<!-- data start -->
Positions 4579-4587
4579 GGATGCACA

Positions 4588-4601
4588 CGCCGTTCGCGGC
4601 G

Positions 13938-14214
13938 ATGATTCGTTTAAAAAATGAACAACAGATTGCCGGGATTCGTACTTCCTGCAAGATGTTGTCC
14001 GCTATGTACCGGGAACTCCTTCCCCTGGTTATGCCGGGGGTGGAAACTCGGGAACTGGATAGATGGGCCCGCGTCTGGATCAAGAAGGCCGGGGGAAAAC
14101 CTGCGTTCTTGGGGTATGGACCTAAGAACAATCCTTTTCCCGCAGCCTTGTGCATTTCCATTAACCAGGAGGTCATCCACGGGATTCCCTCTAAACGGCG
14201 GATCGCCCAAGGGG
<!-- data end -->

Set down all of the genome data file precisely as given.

Positions 4579-4587
4579 GGATGCACA

Positions 4588-4601
4588 CGCCGTTCGCGGC
4601 G

Positions 13938-14214
13938 ATGATTCGTTTAAAAAATGAACAACAGATTGCCGGGATTCGTACTTCCTGCAAGATGTTGTCC
14001 GCTATGTACCGGGAACTCCTTCCCCTGGTTATGCCGGGGGTGGAAACTCGGGAACTGGATAGATGGGCCCGCGTCTGGATCAAGAAGGCCGGGGGAAAAC
14101 CTGCGTTCTTGGGGTATGGACCTAAGAACAATCCTTTTCCCGCAGCCTTGTGCATTTCCATTAACCAGGAGGTCATCCACGGGATTCCCTCTAAACGGCG
14201 GATCGCCCAAGGGG